The Accidental Typo on Purpose

How deceptive MLMers try to evade regulators in the COVID era.

| Jason Bagley

Much like the accidental text on purpose, in which someone intentionally sends a text to the wrong person to gain an advantage over that person without their knowledge, the accidental typo on purpose is rooted in subterfuge. If you haven’t heard of this term before, that’s because I just made it up.

Here’s how the ruse works: An MLM distributor who knows they’re not supposed to make deceptive claims in their marketing purposely misspells a word using special characters instead of letters in order to avoid being noticed by regulators. They know that if regulators could spot the word, they could be in trouble.

Take this image from a Jan. 28 Facebook post by a high-level distributor of doTerra, an MLM that sells essential oils and supplements:

If you’re thinking, “Hey, that’s not how you spell COVID,” you’re right! But the intent is clear. And with continued regulatory scrutiny of COVID claims, both by the Federal Trade Commission and by the Direct Selling Self-Regulatory Council, you can understand why a distributor who is trying to avoid that kind of attention would write in code: Regulators are just as capable as marketers of using algorithms to achieve their goals, and if they’ve programmed an algorithm to find deceptive “COVID” claims, it may not catch alternate spellings. (The doTerra distributor was less cryptic in the caption of the post, mentioning “COVID-19” several times; Facebook, which employs its own algorithms to weed out COVID misinformation, flagged the post for containing coronavirus-related content.)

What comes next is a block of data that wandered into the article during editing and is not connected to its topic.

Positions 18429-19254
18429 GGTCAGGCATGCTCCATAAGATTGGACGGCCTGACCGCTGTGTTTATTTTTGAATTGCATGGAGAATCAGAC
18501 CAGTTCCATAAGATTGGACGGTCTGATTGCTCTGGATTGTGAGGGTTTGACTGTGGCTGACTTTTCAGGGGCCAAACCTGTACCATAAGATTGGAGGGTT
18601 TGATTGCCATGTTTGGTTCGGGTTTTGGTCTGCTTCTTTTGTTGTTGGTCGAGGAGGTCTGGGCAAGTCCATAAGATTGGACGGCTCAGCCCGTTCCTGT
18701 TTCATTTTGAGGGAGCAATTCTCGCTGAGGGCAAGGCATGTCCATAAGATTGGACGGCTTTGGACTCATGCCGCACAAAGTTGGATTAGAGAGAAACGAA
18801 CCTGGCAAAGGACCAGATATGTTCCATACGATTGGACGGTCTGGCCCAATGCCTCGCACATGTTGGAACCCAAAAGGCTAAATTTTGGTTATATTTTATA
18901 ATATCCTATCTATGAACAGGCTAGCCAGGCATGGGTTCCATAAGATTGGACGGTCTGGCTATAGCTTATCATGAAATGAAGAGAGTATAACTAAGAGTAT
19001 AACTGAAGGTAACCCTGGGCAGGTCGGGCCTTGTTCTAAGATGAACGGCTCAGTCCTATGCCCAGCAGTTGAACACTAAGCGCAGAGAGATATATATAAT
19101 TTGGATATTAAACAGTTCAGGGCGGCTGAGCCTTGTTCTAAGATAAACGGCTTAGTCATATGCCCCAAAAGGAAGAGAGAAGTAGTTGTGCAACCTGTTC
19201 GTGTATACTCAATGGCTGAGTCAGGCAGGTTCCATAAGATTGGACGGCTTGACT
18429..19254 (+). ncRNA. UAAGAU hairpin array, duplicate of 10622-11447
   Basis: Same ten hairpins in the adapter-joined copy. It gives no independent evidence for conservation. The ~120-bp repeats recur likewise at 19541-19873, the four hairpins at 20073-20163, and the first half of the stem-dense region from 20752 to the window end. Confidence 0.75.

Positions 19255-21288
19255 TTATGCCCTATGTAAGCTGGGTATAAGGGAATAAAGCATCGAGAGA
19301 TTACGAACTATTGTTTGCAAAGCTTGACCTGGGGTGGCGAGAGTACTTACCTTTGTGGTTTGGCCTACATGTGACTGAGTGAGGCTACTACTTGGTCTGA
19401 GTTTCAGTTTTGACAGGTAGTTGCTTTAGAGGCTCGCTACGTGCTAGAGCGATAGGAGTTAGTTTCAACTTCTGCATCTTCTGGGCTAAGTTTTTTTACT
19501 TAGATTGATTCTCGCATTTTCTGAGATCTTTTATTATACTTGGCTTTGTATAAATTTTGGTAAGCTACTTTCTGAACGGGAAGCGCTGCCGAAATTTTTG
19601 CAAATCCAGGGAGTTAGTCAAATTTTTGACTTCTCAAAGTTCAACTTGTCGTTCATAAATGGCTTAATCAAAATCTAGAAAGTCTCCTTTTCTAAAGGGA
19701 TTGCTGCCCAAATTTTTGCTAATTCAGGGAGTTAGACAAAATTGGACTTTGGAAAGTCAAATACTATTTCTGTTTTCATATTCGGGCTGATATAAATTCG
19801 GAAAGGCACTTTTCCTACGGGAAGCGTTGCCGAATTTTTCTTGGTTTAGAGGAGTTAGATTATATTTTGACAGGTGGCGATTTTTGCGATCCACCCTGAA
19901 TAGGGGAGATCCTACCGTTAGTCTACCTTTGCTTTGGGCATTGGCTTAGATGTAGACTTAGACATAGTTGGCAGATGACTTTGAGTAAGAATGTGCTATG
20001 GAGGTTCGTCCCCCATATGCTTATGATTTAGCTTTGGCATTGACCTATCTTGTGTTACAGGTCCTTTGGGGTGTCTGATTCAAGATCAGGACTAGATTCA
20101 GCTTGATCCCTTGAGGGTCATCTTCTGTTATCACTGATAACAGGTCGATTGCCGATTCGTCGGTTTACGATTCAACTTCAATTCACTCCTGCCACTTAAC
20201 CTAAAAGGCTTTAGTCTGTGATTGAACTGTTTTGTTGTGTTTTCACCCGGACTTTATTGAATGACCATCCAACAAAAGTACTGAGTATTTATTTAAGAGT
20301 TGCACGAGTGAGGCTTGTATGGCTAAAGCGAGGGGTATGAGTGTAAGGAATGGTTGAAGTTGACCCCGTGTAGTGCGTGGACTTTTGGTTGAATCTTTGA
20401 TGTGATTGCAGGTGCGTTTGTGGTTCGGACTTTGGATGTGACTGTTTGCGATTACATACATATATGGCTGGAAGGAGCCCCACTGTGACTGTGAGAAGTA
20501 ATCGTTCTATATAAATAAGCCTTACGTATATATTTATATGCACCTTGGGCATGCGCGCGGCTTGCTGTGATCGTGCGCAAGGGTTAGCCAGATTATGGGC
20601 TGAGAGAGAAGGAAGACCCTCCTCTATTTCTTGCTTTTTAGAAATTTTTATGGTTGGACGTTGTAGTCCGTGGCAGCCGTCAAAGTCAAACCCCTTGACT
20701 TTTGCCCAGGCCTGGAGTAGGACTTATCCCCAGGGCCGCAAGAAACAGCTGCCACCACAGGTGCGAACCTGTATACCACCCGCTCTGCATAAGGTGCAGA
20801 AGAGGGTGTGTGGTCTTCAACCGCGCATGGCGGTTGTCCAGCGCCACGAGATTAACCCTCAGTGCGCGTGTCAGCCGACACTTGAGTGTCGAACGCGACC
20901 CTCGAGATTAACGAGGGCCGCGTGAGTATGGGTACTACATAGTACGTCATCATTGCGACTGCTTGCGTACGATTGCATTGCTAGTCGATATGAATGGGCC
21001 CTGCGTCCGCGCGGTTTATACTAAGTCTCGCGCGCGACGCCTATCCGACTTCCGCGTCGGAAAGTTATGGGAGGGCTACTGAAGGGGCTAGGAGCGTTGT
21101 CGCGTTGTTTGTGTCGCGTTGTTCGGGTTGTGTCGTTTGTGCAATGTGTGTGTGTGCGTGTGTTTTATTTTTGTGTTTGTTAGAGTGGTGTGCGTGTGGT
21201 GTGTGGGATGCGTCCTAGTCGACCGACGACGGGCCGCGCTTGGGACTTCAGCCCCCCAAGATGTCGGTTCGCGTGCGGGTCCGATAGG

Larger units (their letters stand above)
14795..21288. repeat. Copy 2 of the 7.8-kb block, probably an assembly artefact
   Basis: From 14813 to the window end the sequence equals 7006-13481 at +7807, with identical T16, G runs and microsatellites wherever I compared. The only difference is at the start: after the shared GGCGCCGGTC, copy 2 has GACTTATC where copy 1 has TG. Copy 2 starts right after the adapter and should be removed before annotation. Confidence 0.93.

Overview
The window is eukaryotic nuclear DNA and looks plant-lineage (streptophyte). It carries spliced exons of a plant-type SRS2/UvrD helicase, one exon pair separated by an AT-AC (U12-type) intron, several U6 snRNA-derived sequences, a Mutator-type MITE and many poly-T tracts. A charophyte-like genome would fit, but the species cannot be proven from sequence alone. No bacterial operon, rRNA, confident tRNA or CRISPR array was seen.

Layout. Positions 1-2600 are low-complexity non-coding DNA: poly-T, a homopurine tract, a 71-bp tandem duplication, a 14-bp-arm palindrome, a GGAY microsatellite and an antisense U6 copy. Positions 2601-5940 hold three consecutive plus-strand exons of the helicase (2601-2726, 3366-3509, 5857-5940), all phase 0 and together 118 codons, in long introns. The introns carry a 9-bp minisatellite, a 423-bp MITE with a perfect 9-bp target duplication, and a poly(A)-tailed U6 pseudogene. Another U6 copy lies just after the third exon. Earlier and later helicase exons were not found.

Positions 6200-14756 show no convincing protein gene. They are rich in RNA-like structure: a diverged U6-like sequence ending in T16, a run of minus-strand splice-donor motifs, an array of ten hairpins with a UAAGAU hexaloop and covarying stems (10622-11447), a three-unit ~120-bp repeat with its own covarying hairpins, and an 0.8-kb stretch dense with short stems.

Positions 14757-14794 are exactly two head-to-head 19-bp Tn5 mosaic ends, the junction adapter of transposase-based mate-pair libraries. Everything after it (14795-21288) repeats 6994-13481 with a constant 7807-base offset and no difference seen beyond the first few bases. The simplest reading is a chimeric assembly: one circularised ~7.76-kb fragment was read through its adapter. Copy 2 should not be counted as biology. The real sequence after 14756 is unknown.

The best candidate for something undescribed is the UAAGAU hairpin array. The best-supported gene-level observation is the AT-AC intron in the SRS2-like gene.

How about another example? This one comes from a distributor of BlackOxygen Organics, aka BOO, ostensibly posted on social media before the MLM selling “magic dirt” announced in November that it was closing operations:

Is it a coincidence that the only word in the post that might get picked up by an algorithm monitoring COVID claims – “transmission” – is spelled with a combination of letters and special characters? I guess you could say I’m $k3ptic@l.

Jason Bagley

Jason Bagley, writer at, is still romantic about journalism and believes in its power to educate and inform.

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